How is a text analyzed using feminist theory?

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First of all, it's important to realize that there is no one "feminist theory." For example, taking Simone de Beauvoir's The Second Sex as a guideline, we would analyze a text based on its representation of the biological differences between the sexes as contrasted with the "social and historical constructs" of gender roles and stereotypes. Beauvoir famously equated Woman as "Other," thus making her "the second sex," never equal to and always defined by men.

Compare this with the much more down-to-Earth feminist writings of Betty Friedan, who in The Feminine Mystique chose to focus on how American women, specifically, were forced into roles that left them intellectually unsatisfied and yearning for more challenging lives.

Thus, to answer your question, it would be best to avoid the construct of "feminist theory" in analyzing a text, and instead simply ask yourself about how women and men are portrayed. Are there assumptions that "men behave/do/talk" a particular way, as opposed to how "women behave/do/talk"? If the work is fiction, does the narrator appear to represent the author's own views on gender, or not? Who is powerful in this narrative, how, and why? Are there any shifts in power, and if so, how do they occur, and are they sustained?

Again, if fiction is the category: How many female characters are presented and how important are they to the narrative, and in what way? If you are analyzing a nonfiction text, read it while asking the question: Does this information apply equally to both men and women? Does it make assumptions based on gender status quo? Does the information presented correspond with your own experience? If so, why? If not, why not? What you find in a reading of that nature may well surprise you.

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Depending on the text, you will want to look at the roles of females in the novel and compare them with the roles of males.

In particular, you will look for these main points of criticism:

1.  Differences between men and women: "The basic assumption is that gender determines values and language."  Notice the differences in topics that men and women talk about and how they discuss them.  According to Deborah Tannen, for instance, men are "report talkers" (they announce things for show), while women are "rapport talkers" (they speak to foster intimacy).  She also says that all women are marked: by appearance (makeup, hair, clothes, body) and language (topic, tone, cues).  In other words, women must battle these markings in every day roles and conversations, and it is tough to do so.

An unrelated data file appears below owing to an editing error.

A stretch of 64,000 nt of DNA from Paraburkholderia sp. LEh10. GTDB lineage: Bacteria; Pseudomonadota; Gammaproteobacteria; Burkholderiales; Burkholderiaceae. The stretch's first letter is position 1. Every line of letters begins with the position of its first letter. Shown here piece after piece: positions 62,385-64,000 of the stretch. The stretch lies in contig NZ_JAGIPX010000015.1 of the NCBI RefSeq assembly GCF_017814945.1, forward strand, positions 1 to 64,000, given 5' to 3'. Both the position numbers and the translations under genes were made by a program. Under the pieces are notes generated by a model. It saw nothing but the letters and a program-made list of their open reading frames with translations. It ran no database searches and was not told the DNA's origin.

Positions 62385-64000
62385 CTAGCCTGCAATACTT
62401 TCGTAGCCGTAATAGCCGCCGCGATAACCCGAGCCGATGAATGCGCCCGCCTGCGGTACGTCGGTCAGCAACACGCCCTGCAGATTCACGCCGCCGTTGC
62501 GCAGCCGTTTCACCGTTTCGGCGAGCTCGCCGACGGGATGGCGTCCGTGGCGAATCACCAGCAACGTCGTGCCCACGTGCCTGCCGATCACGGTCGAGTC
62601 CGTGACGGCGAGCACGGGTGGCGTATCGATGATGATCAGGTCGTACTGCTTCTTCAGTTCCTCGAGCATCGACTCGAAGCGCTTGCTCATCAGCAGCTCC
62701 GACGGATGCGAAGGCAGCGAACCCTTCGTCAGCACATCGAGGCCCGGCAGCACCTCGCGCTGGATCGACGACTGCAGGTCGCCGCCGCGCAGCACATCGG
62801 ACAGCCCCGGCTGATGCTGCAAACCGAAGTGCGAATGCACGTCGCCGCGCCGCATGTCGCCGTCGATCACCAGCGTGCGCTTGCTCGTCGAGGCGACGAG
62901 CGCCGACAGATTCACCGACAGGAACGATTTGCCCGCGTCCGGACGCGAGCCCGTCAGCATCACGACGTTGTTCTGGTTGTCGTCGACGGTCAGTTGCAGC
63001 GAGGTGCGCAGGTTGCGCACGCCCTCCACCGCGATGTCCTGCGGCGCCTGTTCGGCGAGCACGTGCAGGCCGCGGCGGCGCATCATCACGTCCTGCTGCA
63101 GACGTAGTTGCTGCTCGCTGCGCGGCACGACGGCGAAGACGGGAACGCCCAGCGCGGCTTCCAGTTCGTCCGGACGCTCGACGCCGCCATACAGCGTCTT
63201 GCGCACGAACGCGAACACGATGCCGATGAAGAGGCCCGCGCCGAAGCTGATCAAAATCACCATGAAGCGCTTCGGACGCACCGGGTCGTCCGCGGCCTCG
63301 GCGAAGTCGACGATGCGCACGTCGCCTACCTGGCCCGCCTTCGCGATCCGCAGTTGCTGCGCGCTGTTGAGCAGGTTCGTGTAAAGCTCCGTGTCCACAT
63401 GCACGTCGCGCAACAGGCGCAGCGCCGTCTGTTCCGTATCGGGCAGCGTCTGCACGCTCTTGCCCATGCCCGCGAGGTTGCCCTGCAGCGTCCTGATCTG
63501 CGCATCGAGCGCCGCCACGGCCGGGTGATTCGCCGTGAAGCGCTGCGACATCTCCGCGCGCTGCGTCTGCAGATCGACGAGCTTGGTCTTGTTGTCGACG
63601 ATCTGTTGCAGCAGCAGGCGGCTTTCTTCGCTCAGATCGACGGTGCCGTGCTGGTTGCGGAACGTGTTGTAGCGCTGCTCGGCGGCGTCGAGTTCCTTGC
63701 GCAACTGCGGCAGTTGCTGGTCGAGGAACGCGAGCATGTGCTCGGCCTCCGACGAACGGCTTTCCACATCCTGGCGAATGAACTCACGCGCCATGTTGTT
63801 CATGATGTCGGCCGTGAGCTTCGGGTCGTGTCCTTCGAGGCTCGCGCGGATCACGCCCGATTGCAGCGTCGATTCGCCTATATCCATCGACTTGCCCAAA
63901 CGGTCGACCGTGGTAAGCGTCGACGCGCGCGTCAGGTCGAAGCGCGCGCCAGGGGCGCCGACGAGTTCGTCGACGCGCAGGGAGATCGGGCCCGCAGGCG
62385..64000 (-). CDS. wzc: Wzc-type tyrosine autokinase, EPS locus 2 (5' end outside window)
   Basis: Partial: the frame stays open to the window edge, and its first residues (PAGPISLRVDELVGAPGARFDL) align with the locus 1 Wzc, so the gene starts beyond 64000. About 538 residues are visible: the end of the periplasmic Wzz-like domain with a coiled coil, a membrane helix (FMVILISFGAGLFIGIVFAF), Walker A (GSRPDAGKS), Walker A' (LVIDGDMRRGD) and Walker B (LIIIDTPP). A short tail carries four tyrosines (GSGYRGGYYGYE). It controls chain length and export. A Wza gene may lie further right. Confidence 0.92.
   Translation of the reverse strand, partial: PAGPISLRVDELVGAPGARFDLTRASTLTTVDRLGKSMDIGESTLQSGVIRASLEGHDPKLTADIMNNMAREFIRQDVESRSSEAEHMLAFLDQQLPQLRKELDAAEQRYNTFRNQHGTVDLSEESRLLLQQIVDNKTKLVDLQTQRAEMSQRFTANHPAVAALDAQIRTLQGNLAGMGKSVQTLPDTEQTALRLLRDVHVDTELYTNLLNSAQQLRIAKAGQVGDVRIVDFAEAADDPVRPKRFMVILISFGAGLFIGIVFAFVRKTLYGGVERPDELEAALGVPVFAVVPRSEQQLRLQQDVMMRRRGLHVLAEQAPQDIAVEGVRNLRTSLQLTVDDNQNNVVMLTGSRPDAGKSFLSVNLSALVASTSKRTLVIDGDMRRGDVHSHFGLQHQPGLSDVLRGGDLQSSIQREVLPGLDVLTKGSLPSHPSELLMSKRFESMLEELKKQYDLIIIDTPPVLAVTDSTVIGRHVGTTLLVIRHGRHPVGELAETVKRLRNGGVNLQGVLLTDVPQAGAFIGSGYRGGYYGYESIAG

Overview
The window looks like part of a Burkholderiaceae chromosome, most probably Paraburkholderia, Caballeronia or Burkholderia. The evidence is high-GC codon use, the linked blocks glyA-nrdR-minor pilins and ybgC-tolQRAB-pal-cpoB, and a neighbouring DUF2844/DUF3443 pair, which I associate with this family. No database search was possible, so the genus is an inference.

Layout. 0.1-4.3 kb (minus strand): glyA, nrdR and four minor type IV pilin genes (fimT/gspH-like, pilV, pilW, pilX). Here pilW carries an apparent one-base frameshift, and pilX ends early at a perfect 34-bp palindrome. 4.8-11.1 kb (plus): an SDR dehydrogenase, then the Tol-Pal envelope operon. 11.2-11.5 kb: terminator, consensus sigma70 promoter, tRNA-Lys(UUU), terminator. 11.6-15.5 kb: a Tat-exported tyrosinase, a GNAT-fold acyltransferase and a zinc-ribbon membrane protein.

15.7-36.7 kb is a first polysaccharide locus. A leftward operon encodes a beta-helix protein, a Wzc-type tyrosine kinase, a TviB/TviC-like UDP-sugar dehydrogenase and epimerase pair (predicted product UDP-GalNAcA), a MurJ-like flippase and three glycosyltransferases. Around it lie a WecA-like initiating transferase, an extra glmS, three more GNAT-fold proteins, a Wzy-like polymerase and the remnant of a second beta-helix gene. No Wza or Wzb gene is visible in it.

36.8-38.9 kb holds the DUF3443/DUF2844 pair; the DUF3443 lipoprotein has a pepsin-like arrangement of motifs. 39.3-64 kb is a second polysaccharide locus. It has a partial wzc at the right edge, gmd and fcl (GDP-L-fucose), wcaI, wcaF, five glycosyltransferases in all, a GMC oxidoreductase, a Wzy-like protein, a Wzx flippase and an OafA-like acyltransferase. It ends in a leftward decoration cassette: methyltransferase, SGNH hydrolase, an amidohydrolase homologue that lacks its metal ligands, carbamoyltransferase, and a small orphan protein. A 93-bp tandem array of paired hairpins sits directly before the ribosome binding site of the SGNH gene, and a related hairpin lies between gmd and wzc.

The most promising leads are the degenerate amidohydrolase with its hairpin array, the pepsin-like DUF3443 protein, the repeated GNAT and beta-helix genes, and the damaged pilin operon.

2.  Women in power or power relationships between men and women: "Note and attack the social, economic, and political exploitation of women."  Notice the division of labor in marriage, the home, and work place.  Are men doing men's work only (segregation of gender roles)?  Or, are men and women sharing the work (integration of gender roles)?

3.  The female experience: is the speaker, author, or protagonist female?  If so, how is her point-of-view determined?  How are her experiences different from other females and males?  How does she treat others?  Does she celebrate femininity and the roles of mothers, wives, and independent women?

So says one feminist author and critic:

So, what has feminism taught me about literary studies? That it is not "artistic value" or "universal themes" that keeps authors' works alive. Professors decide which authors and themes are going to "count" by teaching them, writing scholarly books and articles on them, and by making sure they appear in dictionaries of literary biography, bibliographies, and in the grand narratives of literary history. Reviewers decide who gets attention by reviewing them. Editors and publishers decide who gets read by keeping them in print. And librarians decide what books to buy and to keep on the shelves. Like the ancient storytellers who passed on the tribes' history from generation to generation, these groups keep our cultural memory. Therefore, we gatekeepers, who are biased humans living in and shaped by the intellectual, cultural, and aesthetic paradigms of an actual historical period must constantly reassess our methods, theories, and techniques, continually examining how our own ethnicities, classes, genders, nationalities, and sexualities mold our critical judgements.

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